November 17, 2007

Another Reason to Hate "NCLB"

I put it in quotation marks because of course it leaves more than one child behind. Teachers, too.

This morning, Matt had to get up at regular school time to get out to the college where his test is. What test? Oh, a stupid test. See, under the "Education President's" legislation, Matt is not "highly qualified" to teach speech.

Even though, you know, he's had state champions. And National qualifiers (some of whom made it out of the preliminary rounds at Nats). And been doing it for nine years at *this* school, and for a while before that. So, why isn't he highly qualified? Because he did not *major* in speech, and did not do a practicum in it as a student teacher (before he was even endorsed in English), and has not taken a certain number of graduate credits in it. That would be because...ummmmm....he already *knows* what he's doing?!? And that's why his colleagues on the speech circuit keep electing him to the State Tournament Committee, which runs the whole event?!? Because he KNOWS WHAT HE IS DOING.

But according to Bush, et al., he is not highly qualified, and Matt's district wants every teacher in every classroom to be highly qualified in every subject that they teach (I don't really blame them for wanting to toe the line, parents being what they are. I blame the law). So we must shell out $130 and kill a weekend day, so he can take a test to prove that he is worthy to teach speech. (and if you're wondering, no, there will be no financial reward down the line for that test money; it's not even going to be deductible [it is, in theory, but it would require the planets to align in a way they won't until at least 3045. By which time we won't need the deduction, I'd guess.])

I suppose this is just another abject lesson in why laws should not be quite so sweeping and dogmatic; I'm sure the writers meant to make sure that poor city kids would be taught by teachers who knew something about their subject. (Although even that is suspect, since most of those inner-city schools have basically just eliminated anything but test prep. Heaven forbid students should be taught to *think* least anything beyond "the most common answer is 'c'"!) But not having any provision for past performance--no matter how stellar--is worse than stupid. Like so many other parts of that misbegotten legislation, it's criminal in what it does to teachers...and later, to the kids they won't get to teach. What about those teachers they're supposed to be attracting from other professions? How many stupid hoops are *they* going to have to jump through? (and don't get me started on the tests kids have to take....)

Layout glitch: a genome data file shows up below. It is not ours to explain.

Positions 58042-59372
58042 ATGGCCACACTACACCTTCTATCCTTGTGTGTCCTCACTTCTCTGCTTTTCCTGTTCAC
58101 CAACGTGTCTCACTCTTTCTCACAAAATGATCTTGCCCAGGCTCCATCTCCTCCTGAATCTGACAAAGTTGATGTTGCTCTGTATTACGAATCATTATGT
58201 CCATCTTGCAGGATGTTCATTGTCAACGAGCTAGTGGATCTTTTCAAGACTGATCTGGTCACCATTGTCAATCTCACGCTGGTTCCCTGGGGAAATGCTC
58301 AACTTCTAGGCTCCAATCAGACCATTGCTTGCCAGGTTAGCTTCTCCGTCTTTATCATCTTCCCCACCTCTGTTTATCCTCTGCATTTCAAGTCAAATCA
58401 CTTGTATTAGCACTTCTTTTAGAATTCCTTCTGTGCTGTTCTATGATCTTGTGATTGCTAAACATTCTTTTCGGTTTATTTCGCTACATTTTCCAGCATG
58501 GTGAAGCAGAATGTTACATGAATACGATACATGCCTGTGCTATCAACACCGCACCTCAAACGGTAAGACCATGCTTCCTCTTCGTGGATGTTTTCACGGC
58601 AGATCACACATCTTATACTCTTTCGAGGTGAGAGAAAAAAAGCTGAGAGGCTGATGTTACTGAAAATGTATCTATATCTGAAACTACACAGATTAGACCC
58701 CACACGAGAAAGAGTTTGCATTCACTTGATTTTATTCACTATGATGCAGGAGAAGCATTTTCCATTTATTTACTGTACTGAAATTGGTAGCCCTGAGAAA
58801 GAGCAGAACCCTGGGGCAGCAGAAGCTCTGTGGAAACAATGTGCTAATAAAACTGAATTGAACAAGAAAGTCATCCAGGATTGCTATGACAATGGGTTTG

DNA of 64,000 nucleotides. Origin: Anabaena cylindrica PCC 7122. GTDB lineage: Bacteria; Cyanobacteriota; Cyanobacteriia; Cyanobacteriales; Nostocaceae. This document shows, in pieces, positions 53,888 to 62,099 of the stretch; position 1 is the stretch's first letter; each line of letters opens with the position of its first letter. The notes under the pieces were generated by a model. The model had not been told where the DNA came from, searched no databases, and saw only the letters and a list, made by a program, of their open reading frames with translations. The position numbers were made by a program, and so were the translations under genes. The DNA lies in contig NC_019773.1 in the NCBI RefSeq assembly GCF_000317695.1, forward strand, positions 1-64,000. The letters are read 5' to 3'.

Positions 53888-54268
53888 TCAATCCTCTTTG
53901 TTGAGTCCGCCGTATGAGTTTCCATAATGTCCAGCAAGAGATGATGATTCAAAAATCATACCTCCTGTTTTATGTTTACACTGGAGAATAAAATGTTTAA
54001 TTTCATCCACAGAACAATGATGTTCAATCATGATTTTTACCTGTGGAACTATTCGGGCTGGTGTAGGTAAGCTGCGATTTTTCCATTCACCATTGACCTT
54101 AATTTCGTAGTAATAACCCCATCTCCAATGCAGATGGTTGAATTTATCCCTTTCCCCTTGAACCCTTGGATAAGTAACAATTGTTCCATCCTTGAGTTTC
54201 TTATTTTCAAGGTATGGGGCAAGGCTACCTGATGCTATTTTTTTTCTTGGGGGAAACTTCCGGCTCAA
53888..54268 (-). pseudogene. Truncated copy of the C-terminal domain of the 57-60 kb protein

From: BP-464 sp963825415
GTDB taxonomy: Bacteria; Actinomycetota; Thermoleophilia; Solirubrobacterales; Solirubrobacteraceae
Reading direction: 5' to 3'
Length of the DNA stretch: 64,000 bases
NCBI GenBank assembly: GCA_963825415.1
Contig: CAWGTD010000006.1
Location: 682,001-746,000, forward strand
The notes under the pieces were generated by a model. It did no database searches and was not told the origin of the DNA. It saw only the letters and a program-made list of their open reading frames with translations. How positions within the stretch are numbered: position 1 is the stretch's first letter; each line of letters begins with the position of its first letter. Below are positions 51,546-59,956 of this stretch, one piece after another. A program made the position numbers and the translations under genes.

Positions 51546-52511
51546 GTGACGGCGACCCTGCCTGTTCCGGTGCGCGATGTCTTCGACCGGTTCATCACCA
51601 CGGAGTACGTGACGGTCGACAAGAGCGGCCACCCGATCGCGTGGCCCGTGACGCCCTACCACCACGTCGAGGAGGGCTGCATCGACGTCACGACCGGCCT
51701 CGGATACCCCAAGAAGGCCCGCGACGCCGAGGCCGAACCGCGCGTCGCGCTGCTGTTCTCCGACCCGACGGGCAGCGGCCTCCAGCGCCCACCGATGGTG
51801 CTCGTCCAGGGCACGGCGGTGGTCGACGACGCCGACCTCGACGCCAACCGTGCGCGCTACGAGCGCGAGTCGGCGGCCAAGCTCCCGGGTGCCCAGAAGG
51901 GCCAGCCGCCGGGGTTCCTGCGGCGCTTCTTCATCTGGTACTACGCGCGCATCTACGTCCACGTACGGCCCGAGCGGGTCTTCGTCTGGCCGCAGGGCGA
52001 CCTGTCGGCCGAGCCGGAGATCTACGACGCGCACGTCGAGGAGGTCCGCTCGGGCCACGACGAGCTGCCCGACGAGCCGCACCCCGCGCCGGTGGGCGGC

We'll be fine. The money's spent, the test is done. But it's just another reason to loathe this piece of legislation.

1 comment:

Ty Davison said...

I couldn't agree more with what you've written about No Child Left Behind.

I would add also that NCLB is a massive intrusion of the federal government into an area properly governed by states. Although there are exceptions (spelled out in the Constitution), most rights are reserved for the people and the states under the 9th and 10th amendments if they're not already enumerated. We're well past the breaking point in our use of the Commerce Clause to centralize power in Washington, D.C. NCLB is just one notably egregious example.